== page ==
Appeal from the District Oourt of the United States for the District of Oregon. Williams, Woed & Linthicum, for appellant. W. W. Ootton, for appellees. Before ROSS, Circuit Judge, and HAWLEY and MORROW, District Judges. ROSS, Circuit Judge. December 31, 1889, a libel in admiralty was filed by John Simpson, master of the British ship Clan Mackenzie, against the steamer Oregon, to recover damages for a collision between file two vessels, which occurred December 27, 1889, in the Oolumbia river. The libel charged the Oregon with fault in not having a proper lookout or a competent pilot, and in failing to keep out of the way of the Olan Mackenzie, which was then at anchor. Upon the arrelrt of the Oregon, a claim to her was interposed by the Oregon Short Line & Utah Northern Railway Company, and a stipulation given in the sum of $260,000 to answer the libel. Subsequently, intervening petitions were filed by James lAlidlaw, as administrator of the estates of Oharles Austin and Mathew Reed, two seamen of the ship, who were killed in the collision; by James Simpson and his wife, individually; and by 18 others of the crew of the Clan Mackenzie, for loss of their property, clothing, and effects in the sinking of the ship; and by James Joseph, another of the crew, for injuries received by him. Exceptions to these petitions were filed by the claimant, denying the right to intervene after the vessel had been di'Scharged from arrest. As to the intervention of Laidlaw, the further objection was made that the right of action for the deaths of Austin and Reed did not survive to the admini'Strator of their estates. The exceptions were overruled, and the claimant ordered to answer. Answers were accordingly filed. Subsequently, and on April 5, 1890, the Oregon Short Line & Utah Northern Railway Oompany, charterer of the Oregon, filed a cross libel against the Olan Mackenzie, charging that the collision occurred through the fault of the latter, in certain particulars. A Sltipulation was given in the sum of $50,000 to aI18Wer this cross libel, and the cases came on to a hearing in the district court. That court found both vessels in fault; and adjudged a division of the damages. The interven-ing petitions were held to have been properly filed, and onehalf of the petitioner's claims was ordered to be paid by the Oregon,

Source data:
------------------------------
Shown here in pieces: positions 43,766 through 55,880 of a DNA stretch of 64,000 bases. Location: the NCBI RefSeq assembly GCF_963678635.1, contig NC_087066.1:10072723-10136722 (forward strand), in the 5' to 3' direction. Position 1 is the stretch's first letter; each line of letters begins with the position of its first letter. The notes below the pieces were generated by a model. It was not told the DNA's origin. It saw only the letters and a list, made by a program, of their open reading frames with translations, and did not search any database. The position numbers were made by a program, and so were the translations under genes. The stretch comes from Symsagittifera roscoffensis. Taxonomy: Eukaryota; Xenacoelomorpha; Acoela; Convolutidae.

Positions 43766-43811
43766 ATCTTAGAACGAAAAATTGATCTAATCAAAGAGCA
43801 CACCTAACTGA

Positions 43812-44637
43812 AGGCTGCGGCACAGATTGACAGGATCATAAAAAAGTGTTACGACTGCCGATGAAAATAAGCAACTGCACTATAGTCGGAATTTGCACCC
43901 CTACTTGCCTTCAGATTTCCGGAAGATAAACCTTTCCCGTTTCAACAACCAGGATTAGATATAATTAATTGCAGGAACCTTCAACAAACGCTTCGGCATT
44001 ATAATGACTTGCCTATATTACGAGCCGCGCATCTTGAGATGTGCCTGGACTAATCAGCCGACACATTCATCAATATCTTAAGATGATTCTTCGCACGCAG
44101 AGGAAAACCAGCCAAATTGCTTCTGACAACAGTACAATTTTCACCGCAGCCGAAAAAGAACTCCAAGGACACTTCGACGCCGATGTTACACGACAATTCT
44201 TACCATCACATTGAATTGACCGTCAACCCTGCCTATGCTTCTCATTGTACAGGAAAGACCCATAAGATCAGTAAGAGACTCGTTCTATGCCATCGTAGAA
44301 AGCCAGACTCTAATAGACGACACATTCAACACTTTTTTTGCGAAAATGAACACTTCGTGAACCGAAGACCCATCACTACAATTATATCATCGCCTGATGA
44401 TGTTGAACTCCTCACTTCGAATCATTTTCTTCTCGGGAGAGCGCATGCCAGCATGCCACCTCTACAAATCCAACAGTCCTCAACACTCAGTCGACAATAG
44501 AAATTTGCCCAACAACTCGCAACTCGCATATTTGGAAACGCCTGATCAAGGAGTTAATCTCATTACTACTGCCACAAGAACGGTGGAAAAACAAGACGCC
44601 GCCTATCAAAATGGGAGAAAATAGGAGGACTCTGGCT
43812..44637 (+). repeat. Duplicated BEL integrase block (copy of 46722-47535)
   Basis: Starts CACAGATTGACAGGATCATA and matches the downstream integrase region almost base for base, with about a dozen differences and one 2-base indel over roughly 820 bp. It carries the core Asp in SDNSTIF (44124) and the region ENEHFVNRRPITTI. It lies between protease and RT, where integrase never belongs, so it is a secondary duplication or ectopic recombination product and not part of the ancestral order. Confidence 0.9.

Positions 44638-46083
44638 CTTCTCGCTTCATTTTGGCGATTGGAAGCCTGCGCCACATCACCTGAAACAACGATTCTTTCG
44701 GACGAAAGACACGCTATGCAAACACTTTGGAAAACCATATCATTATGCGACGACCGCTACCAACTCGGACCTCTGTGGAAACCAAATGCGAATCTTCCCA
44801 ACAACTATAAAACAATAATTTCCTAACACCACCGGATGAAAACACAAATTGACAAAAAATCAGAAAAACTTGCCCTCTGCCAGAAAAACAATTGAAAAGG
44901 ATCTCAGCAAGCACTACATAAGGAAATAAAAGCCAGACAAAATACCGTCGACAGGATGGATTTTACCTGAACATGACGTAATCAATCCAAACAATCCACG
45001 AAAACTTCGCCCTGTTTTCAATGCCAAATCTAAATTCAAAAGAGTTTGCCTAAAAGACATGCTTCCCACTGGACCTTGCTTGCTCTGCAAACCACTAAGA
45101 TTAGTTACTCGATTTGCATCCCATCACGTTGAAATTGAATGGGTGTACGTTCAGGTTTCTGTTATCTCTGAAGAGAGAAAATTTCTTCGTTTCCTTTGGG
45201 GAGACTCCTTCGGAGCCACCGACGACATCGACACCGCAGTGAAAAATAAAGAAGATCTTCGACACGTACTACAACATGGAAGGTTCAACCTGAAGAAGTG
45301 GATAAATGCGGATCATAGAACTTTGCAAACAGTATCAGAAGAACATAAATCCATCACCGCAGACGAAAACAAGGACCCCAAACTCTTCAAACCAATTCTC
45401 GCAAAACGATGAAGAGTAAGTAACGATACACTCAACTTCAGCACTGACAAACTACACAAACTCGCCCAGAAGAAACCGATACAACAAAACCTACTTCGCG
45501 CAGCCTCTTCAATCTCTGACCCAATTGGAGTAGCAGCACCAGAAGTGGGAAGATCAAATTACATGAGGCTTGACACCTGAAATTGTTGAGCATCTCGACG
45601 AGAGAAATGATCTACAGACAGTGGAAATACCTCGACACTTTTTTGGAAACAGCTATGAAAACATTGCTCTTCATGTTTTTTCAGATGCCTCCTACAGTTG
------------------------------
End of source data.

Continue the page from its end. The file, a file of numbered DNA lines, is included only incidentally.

81 FEDERAL REPORTER.